Norfolk mead - 21st century take on an ancient drink

PUBLISHED: 10:07 29 July 2020 | UPDATED: 10:07 29 July 2020

John Costin with a barrel of Norfolk Amber Mead. Photo: Mark Fitch

John Costin with a barrel of Norfolk Amber Mead. Photo: Mark Fitch


Mark Fitch tries some modern versions of a traditional drink; Norfolk Amber Mead

The end product - Norfolk Amber Mead. Photo: Mark FitchThe end product - Norfolk Amber Mead. Photo: Mark Fitch

Turning to alcohol is rarely the answer to a problem; but I hope on this occasion it provides a suitable remedy. With my roving reporter status still heavily curtailed, and feeling obliged to give you news of something outside the four walls of my own home, I was very pleased to hear of the opening of a oak cask in West Norfolk in circumstances where I could easily socially distance myself from its owner.

The content of the barrel is mead, and the brewmeister is John Costin of Norfolk Amber Mead, based in Flitcham. This batch, the first of his business to be aged in this manner, was made two years ago and will go on sale later this year.

I have commented before on what a delight it is to see artisanal producers of food and drink hit the heights of their own expectations, and today is no different. As with wine, John hopes that the mead has taken on some of the wood’s chemical compounds and tannin; there is clear tension evident as he unpops the large stopper.

Beforehand, and to ease into things, we try his current main offering, a 14% wildflower mead, so-called because the bees who make this honey collect their pollen in the open countryside. It is beautifully sweet and light and would cause diners to swoon either chilled, as an aperitif, or at room temperature as an after-meal digestif.

John Costin of Norfolk Amber Mead. Photo: Mark FitchJohn Costin of Norfolk Amber Mead. Photo: Mark Fitch

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Honey, brewing yeast and water are the only ingredients and the bottle contents are crystal clear. John’s other main seller is his original, using woodland bees that locate themselves mainly around ivy. The difference is quite staggering. It is much drier, giving customers a choice, depending on their preference. The family to date is completed by a mead infused with tea and another with spices, including cinnamon and cloves.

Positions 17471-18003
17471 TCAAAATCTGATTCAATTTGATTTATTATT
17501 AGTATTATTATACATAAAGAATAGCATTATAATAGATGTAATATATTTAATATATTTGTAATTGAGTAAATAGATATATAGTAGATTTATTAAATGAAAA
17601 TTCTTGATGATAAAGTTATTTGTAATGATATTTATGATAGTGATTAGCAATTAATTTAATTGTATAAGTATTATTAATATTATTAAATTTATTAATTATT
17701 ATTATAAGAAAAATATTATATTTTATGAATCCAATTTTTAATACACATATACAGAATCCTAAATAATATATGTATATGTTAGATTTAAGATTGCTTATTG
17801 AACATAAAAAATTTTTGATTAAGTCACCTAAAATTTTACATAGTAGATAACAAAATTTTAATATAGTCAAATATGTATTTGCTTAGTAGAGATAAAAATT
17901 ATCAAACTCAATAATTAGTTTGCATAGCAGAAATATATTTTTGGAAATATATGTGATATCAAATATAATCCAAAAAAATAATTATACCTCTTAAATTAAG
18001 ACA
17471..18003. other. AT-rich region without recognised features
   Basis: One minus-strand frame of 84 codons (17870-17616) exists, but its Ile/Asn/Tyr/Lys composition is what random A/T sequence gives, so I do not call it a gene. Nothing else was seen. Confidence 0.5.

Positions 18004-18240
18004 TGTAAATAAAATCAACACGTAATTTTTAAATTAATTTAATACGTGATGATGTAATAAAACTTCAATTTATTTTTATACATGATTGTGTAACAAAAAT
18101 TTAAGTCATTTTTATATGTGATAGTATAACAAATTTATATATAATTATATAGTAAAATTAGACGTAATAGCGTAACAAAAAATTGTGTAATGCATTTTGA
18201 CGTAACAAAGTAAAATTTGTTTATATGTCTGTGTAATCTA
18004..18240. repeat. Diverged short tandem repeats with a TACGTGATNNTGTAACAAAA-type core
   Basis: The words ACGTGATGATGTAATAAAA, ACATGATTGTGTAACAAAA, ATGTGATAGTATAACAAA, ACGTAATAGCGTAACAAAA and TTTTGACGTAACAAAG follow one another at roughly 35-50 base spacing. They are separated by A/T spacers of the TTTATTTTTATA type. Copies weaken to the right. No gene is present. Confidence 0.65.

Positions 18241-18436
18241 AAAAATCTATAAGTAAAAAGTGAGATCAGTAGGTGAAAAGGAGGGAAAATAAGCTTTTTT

But back to the moment at hand. The (nearly) former accountant, who has been home-brewing since he was a teenager, sets up a filter, just to ensure no wood from the barrels gets included, and I see the first liquor coming through the pipes and into the first bottle. I am very pleased (and a little relieved) to note how clear it is.

Throughout my time as Norfolk home chef, and beyond, I have always been keen to emphasise my ‘amateur’ status. The same goes with any conclusions I reach on tasting. But wow... still sweet, but with a complexity of tannin that excites the taste buds and a smoothness that seduces you like a cushioned lounger on a sunny summer’s day. I am delighted 
that John is happy with his end product.

Whilst a buy-direct website will be up and running by the end of the year, you can acquire Norfolk Amber Mead at shops in Hunstanton, Thornham, Reepham, Downham Market, Old Hurst (somewhere over the Cambridgeshire border apparently) and also at Creake Abbey, where I am sure any monks looking down on events would cheerily and proudly raise a glass...

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